Visual expression is very important for me because an image is worth much more than words. When reading a book people also make mental images and even films are made based on the novels. I am very intrigued by photography and it is my passion. The notion that I will capture a moment in time is somewhat magical for me. Since the development of digital photography it has become easier to make quality photos. However, every true artist likes to use the old techniques as well. Developing photos will never be outdated. Black and white photography will also have visual impact in the future as well as in the past. Some people call it retro, but it is classic.
What has been established through generations can only be improved. Photography was not always considered an art form, but nowadays it certainly is. It is applied art. The purpose of the artist is to create photographs that provoke questions. The audience is expected to search for the answers by research, free association or through conversations with other viewers who appreciate art. It is usually best to share opinions because it enriches one’s own horizons and way of thinking.
The main question is why do people make art. It fulfills the human soul. That would be the best answer. It is aesthetically purposeful and also has a function as the evidence of human creativity for future generations. People have to leave mark behind them. It is not about vanity. All the great masters had an inner urge to create so that they would satisfy their souls. That is also the way I feel. As photography is my passion, I can enjoy creating photographs for indefinite amounts of time without getting tired. Even when I sleep I dream of my next projects.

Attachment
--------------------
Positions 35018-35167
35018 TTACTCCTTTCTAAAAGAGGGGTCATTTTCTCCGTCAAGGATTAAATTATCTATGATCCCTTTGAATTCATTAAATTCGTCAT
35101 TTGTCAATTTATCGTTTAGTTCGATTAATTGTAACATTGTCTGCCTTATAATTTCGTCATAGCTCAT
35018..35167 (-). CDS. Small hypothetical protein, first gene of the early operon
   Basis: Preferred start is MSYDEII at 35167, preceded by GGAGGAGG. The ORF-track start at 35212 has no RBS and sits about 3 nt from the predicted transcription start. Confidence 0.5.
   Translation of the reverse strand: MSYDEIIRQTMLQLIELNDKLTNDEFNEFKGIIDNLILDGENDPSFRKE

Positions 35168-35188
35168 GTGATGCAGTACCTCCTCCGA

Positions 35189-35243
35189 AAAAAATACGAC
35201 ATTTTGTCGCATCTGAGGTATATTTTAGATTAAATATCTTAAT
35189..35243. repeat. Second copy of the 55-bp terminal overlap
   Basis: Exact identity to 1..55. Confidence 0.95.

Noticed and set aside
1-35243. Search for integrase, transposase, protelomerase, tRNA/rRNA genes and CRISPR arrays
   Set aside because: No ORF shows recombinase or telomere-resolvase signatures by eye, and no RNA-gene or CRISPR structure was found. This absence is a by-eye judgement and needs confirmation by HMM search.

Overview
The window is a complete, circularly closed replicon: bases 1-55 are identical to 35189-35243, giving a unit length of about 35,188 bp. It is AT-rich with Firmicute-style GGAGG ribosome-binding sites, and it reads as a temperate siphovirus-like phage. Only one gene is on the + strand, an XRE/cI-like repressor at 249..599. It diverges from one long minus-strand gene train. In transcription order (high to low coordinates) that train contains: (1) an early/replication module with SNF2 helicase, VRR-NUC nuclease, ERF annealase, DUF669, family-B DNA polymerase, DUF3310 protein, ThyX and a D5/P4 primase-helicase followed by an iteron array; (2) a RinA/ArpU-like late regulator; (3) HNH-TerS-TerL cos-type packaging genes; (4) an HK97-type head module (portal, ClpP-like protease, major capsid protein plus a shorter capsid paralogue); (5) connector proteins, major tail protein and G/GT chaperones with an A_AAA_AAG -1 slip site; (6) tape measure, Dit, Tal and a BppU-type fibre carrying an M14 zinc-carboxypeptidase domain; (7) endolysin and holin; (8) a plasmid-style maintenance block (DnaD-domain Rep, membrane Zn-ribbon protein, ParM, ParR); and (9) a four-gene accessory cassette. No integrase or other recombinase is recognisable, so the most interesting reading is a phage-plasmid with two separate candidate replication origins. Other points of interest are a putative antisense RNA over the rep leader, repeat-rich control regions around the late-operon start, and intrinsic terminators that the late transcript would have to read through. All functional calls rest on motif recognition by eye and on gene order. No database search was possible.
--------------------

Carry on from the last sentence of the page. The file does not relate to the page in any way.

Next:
When we are talking about prehistoric times when food and shelter were most important, people were also painting on the walls of the caves. Some of them had magical meanings. They would paint an animal which they wanted to kill in order to benefit from its remains. They would eat the meat and use its skin and fur. However, it was not the only function of these paintings. It is the first form of art. They have aesthetic value even today and they will have it for all eterenity. Most of those paintings are very well done artistically.
It is similar with photography. I make photographs because I want to capture a specific moment in time. I express my individuality by doing it. There are many techniques that I had to learn and that I am still learning but I have the will to become one of the best artists in my field. Photography is a relatively modern art form, since it is dependant on technology and tehcnological development, but there certainly is a parallel between the cave paintings and modern photography. Both of these art forms are representing the current state of humanity.
I would like to point out to the fact that everybody can be creative in many ways, but for me, the visual arts are the best means of expression.